By KELLY LOUISEIZE
The mining industry is taking advantage of a new electronic marketplace that promises to reduce time and cost with the ease of a one-stop transaction centre.
The purpose of the e-marketplace is to facilitate supplier transactions through the Internet, says Wayne Smith, manager of purchasing warehousing and traffic at Inco Ltd. in Sudbury.
Inco is one of 15 mining companies that built the electronic marketplace called Quadrem, he adds. Since then, six more companies have come on board.
It began when some mining giants like Rio Tinto, Anglo and WMC Resources Ltd. realized they were missing some opportunities because the industry did not have an electronic facilitator that was specific to mining industry needs, Smith says.
He adds that most mining locations are not in major centres. They are spread throughout remote regions of the world. Some companies that were servicing the mining industry did not completely understand the procurement dynamics and the struggle to provide materials to remote sites.
Now with Quadrem, access to sites has become easier.
“The fact that we could play a role in the development of Quadrem attracted us,” he says.
The intention of Quadrem is to allow suppliers to make transactions with the 21 mining companies that are linked into the innovative purchasing system.
Previously suppliers had a choice to connect to each mining company separately. For example, if Inco wanted to buy load haul dumping machines, they would look to suppliers capable of providing the service. The communication process was a one-way channel where Inco would negotiate with
one supplier at a time.
“(The system) didn’t allow for flexibility,” Smith explains.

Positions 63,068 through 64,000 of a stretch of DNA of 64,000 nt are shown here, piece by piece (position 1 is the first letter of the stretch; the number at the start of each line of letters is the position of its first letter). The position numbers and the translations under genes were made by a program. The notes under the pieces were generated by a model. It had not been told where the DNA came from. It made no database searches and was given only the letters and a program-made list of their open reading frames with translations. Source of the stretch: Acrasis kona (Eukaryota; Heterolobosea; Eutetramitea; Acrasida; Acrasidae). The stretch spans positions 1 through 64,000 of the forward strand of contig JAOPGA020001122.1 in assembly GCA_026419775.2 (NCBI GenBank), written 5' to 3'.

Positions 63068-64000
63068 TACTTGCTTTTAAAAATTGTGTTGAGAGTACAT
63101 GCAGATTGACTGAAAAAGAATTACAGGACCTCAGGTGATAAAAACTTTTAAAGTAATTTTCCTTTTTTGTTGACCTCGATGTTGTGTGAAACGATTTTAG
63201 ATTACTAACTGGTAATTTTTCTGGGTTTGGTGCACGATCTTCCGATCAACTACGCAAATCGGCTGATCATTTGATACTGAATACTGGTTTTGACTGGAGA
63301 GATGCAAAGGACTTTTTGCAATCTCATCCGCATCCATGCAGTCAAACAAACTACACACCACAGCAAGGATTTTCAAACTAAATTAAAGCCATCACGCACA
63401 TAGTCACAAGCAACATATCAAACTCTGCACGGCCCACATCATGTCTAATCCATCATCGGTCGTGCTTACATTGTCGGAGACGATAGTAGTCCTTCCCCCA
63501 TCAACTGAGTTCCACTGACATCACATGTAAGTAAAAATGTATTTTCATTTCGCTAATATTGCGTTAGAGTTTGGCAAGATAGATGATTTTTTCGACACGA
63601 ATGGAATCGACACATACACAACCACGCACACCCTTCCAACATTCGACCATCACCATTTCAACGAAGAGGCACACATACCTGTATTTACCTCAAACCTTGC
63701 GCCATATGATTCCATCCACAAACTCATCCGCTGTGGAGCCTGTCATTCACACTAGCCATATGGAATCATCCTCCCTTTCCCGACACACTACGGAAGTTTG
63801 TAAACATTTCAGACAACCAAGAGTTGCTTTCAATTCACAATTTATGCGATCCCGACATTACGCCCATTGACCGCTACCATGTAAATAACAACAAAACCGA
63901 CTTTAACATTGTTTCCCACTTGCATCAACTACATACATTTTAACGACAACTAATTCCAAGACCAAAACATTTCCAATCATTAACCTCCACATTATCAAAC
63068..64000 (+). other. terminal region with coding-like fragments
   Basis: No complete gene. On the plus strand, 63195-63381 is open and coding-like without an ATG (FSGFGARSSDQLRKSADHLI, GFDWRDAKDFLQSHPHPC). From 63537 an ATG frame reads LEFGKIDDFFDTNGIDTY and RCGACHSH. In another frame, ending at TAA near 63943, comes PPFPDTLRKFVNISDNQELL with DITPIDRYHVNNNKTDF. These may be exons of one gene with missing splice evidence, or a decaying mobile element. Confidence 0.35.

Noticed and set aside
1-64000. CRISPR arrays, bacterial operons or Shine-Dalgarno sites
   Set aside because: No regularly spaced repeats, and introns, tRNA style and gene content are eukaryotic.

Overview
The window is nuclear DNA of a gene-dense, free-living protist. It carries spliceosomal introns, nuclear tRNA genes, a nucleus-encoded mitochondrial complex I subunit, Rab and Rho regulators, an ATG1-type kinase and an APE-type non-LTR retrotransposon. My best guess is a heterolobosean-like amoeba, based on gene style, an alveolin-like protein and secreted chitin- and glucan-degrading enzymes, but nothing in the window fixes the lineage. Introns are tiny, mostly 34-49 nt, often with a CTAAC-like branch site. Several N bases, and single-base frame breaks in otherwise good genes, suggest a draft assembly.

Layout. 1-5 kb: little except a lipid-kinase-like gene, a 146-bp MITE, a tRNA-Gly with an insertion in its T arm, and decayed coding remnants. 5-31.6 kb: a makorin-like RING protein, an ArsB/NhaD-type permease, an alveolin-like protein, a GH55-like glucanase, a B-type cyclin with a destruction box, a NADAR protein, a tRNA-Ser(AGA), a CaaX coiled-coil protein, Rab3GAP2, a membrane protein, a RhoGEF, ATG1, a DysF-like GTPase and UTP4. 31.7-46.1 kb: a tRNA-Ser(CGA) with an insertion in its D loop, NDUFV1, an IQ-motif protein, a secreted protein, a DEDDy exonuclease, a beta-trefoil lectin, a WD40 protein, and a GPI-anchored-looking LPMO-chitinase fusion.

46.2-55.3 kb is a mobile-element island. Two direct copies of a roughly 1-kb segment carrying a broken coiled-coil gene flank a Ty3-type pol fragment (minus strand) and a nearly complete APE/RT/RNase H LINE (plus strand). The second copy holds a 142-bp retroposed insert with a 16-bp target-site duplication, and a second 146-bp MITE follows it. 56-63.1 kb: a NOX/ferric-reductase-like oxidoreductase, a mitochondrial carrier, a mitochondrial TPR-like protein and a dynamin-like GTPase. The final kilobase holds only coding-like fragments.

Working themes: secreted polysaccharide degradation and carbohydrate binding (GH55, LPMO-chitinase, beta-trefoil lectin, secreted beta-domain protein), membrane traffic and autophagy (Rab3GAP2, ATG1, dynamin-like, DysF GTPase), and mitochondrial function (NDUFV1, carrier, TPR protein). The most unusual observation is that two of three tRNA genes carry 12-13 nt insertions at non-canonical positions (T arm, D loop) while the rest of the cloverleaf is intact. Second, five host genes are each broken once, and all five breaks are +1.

When he saw an opportunity to standardize the equipment, they jumped at it.
With Quadrem, the mining supply businesses can link into the one purchasing system.
“We see Quadrem as an opportunity to make the one connection and let the facilitator deal with
the issues of suppliers.”
This helps the mining companies reduce the cost of having a myriad of suppliers and focus attention on relationships that have been nurtured through the years.
“This doesn’t mean we have just one supplier, but for years we have been dealing with fewer higher quality suppliers.”
Smith says many of the suppliers are from the Sudbury basin, as well as from outside the Ontario area.
“Suppliers have continued to be successful at doing business. From what we have been able to see today, working with the e-marketplace has not affected the percentage of local to non-local suppliers in any significant way.”
The advantage for supply companies is that they can obtain useful knowledge through the transaction process. For instance, Quadrem allows for reverse auctions. This refers to the mining company choosing suppliers for negotiations on specific contracts.
Reverse auction is the process of bidding down the cost of a contract whereas common auctions ask for buyers to bid up the price of an item. It is through reverse auctions that suppliers can determine their competitiveness with other market suppliers, since they can see their bid and the company who entered the lowest bid.
“This is very transparent and therefore very obvious to the supplier where they stand relative to another supplier,” Smith says.
Understanding where the company is in the marketplace can be informative.
“If they can’t manage to be competitive, then they better think about the business they are in,” Smith adds.
Mining companies can see who is bidding for the contract and the bidding prices.
Approximately 12 reverse auctions have taken place from the middle of last year to the present day with an auction value savings of five to 15 per cent, Smith says.
Although Inco still uses paper-based tenders to fulfill some of the servicing needs, Smith hopes to maximize the Quadrem system.
“At the end of the day it is our belief that we will have a more efficient procurement process and be
able to move from paper to an electronic (forum).”